Because soybeans are both an oilseed and a pulse, they leave the ground mellow for cropping next spring. One farmer in Carbon, Alta., saw a 12 bushel per acre yield increase on his Hard Red Spring wheat planted on soybean stubble versus his canola stubble right beside in 2012. (He treated both quarters as one field to make a fair comparison.)
4. Can be grown with wheel move irrigation. Because soybeans only grow about 40 inches tall, they can easily be grown under wheel line irrigation. The pipes do not get trapped in the overgrown crop, and late-season watering can be a reality, not just a wish.
5. Pests are not an issue. Growing soybeans means no extra trips across the field with dangerous insecticides in your sprayer. No flea beetles, no cabbage seed pod weevils, no lygus bugs, no bertha armyworms threaten the crop. The stems on soybeans are hairy, and act as a natural pest deterrent.
6. Do not require specialized equipment. Unlike some crops that require specific equipment, soybeans do not. This is a bonus for those who want to try the crop for the first time — their existing equipment is sufficient. Soybeans can be planted with hoe drills, disc drills, air seeders, and planters, and harvested with no modifications to combines. Every combine comes from the factory with settings for soybeans!
7. Spread out harvest work load. Just as in the spring, soybeans are extremely flexible at harvest. They have an incredible shattering resistance and can be left standing in the field until you are ready to combine them. If you have higher risk crops ready the same time as the soybeans, leave them stand and do the high-risk crops first. Soybeans won’t lodge or shatter on the ground and can be harvested at five miles per hour if desired.
8. Grading factor leniency. If you have grown pulses before you are probably aware of the strict grading rules dealing with harvest and auger damage. Not so with soybeans. If you split a soybean, it’s not dockage; in fact if you took that split and broke it again it still isn’t dockage. Neither are cracks or chips up to 15 per cent of the sample. Unlike canola with a limit of three per cent green seed, soybean grading allows up to five per cent greens with no penalty.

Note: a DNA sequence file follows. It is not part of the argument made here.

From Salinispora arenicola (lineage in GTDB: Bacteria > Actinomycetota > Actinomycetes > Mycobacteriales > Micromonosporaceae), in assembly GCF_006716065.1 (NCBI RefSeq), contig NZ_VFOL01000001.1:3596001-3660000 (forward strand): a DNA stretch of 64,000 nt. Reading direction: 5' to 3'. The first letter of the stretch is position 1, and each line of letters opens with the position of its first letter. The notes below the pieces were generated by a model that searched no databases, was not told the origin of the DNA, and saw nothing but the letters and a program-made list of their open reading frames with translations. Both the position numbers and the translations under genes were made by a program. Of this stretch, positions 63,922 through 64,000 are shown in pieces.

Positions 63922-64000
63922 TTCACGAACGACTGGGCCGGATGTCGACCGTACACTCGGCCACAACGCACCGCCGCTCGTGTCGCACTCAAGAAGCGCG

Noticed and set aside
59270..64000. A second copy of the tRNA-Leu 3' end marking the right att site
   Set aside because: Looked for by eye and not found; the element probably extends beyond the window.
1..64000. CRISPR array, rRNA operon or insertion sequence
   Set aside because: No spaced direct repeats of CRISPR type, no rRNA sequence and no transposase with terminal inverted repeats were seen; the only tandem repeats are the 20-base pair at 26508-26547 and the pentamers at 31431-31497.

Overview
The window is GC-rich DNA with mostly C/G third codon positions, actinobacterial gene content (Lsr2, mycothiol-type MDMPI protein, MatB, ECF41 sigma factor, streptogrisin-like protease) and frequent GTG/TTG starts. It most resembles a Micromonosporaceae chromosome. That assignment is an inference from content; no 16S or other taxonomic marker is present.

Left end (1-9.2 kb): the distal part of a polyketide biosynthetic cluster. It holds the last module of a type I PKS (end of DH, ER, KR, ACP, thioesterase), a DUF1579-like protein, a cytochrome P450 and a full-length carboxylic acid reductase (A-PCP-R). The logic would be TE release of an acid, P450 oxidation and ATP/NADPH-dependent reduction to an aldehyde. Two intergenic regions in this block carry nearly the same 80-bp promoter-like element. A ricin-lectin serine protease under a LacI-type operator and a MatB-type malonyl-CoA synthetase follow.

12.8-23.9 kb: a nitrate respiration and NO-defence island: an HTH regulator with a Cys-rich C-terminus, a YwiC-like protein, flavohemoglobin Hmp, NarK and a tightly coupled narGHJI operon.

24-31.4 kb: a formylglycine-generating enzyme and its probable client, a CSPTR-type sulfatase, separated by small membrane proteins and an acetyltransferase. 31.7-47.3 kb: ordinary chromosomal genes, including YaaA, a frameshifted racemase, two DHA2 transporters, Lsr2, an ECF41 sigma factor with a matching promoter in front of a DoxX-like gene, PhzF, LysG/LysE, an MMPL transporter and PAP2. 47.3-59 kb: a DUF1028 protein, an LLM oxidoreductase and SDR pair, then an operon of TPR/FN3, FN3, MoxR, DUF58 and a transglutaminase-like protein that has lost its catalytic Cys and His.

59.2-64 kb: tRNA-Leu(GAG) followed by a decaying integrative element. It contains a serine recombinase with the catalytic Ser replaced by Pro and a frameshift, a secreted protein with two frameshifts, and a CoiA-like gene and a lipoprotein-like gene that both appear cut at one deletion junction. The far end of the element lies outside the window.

9. Easy cash flow. Being the second most liquid traded commodity in North America, soybeans are extremely easy to market. They can be pre-sold based on the Chicago futures and up to three crop years in advance as well.
Soybeans changed our farm
Earlier in this article, I mentioned that soybeans have revolutionized our farm. Here’s how.
Traditionally, alfalfa has been grown in our area for rotation, disease break, spreading out work load, fixing nitrogen and cash flow. The problem is, very rarely can we put up proper alfalfa (both cuttings) without it getting degraded by rain.
It’s frustrating trying to market a rain-damaged product, often at break-even or worse. I can get every one of these above-mentioned points that alfalfa offers with soybeans, and I don’t require $150,000 to $200,000 worth of specialized equipment to put up hay. Also, we now have summers that are much more enjoyable where we are not constantly irrigating or haying from seeding to harvest.
As a crop to help out on the farm, soybeans would be something to look at. They will not be suited to all farms and all management systems, but they do have some good potential to help spread risk. Variety selection very is important, as we have found out.
Soybeans are working well for us, and could be a way to help diversify your farm. †